Jessica Mack, a writer and marketing specialist from Salt Spring Island, British Columbia, knew her father smoked weed, but it was something they never talked about. As a teenager, she remembers the smell in the garage that made her realize her father was a smoker, but she never came close to him about it.

It wasn’t until I started writing about cannabis as an adult that he slowly began to open up about its use. Sometimes, stirring up conversation can be a powerful tool for normalization.

“One summer I came home to visit him and he was growing weed in his garden, and he opened that kind of door because he saw I knew what I was talking about already. I bought him weed seeds for Christmas, and now he comes to me for advice on it.”

Ban propaganda had its effect

Boomers grew up at a time when cannabis use was seen as purely recreational— and prohibited.

While some baby boomers have certainly helped remove the stigma of weed, many have fallen prey to the counterculture of all of it, something they can’t necessarily relate to.

“It’s been 60 years since they’ve been told it’s not good,” Post noted. “The people who were out there in their heyday were part of the counterculture movement that was deliberately trying to dress, look, and act differently.”

Post explains how hard it is to expect someone to change their mind right away. Especially after decades of seeing only one representation of what a cannabis consumer looks like. It takes time to see the multifaceted aspects of cannabis and its role in society.

Even after legalization, the refrigerated madness Fear still plays on the repetition in their heads.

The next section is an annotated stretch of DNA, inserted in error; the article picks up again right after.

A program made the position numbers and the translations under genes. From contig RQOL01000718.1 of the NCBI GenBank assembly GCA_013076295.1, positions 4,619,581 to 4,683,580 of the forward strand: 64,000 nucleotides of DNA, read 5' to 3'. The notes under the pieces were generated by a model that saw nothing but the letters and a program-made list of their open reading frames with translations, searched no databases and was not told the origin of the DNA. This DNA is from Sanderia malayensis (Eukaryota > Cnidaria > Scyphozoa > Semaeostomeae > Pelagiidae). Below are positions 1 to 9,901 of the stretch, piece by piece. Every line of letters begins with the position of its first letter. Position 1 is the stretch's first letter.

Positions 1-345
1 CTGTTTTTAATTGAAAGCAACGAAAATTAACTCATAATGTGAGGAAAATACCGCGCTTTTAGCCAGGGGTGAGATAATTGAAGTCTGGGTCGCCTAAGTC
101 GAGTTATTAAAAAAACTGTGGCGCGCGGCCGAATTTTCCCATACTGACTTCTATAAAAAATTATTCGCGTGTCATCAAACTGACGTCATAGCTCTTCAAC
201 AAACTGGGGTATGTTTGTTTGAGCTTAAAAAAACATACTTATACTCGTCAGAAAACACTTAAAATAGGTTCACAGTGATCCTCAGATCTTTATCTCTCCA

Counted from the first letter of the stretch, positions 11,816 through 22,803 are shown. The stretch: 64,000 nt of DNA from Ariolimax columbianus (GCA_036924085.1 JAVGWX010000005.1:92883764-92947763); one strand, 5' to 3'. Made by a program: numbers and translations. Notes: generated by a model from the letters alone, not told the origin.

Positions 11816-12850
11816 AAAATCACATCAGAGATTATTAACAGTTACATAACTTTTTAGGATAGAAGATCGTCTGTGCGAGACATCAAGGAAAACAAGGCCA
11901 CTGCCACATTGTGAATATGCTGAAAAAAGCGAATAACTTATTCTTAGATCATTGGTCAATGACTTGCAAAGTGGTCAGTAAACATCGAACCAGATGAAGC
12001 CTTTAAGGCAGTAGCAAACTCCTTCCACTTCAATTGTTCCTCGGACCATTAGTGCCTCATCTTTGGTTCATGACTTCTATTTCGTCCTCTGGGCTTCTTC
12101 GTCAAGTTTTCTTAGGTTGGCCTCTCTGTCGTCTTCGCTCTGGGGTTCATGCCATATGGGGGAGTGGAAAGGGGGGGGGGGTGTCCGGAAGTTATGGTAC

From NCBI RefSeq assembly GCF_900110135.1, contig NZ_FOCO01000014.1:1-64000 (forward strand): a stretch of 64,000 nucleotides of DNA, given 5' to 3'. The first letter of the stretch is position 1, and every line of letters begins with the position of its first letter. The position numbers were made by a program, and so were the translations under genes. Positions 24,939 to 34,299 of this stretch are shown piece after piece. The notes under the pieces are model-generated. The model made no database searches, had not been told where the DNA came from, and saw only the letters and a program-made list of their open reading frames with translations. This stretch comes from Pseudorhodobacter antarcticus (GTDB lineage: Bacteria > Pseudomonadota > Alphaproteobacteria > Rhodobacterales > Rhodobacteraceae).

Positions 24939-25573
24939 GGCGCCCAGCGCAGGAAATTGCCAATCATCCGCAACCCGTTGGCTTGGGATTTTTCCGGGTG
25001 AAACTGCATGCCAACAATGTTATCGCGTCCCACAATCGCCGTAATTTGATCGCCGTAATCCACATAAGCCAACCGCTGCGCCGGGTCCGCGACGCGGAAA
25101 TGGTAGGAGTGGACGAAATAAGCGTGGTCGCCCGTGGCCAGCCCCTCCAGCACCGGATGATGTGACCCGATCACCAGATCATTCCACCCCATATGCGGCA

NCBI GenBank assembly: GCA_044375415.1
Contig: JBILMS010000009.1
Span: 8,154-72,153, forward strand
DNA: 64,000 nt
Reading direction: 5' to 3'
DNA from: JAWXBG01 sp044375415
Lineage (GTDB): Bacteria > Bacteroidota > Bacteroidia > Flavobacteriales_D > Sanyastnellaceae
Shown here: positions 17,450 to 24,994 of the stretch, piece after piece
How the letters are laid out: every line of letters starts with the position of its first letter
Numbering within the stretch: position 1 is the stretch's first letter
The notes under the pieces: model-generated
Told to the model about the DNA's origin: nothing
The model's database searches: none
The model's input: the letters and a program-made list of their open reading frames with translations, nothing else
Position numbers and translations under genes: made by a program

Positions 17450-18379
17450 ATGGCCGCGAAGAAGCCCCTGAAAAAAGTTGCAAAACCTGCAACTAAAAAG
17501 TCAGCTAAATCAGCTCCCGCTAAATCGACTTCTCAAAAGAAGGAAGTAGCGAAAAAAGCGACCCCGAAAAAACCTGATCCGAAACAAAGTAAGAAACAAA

“Boomers grew up with decades and decades of anti-cannabis sentiment,” Mac told Leafly. “My father – although he is very pro-cannabis – is still afraid to talk about it on the phone or even mention it in an email.”

“He still calls them ‘tomato plants.’ I asked him if I could get him a little tube as a gift, and he said ‘No, no, no’ because he was really afraid of getting caught with tools and equipment. So I think a lot of baby boomers have all of these. interruptions about it.”

Post’s final wisdom – acknowledging that cannabis is just a plant, it is not inherently bad or good. She explains that there are downsides that are important to acknowledge, especially since it remains illegal in most parts of the world.

Trafficking, crime and people being harmed [prohibition] Bad thing – rationing [can help] Eliminate the bad things that come from it. We have legal guns, alcohol is legal, tobacco is legal, and there are so many so-called “bad” things that are perfectly legal.”

Legalization allows people to be fully educated about the risks and benefits of cannabis, without having to rely on illegal sources.

“It really gets people to understand and see the whole picture—the good, the bad, the ugly, the wonderful, the miracle—it’s all about it,” Post said.

And at the end of the day, that’s really all you can do.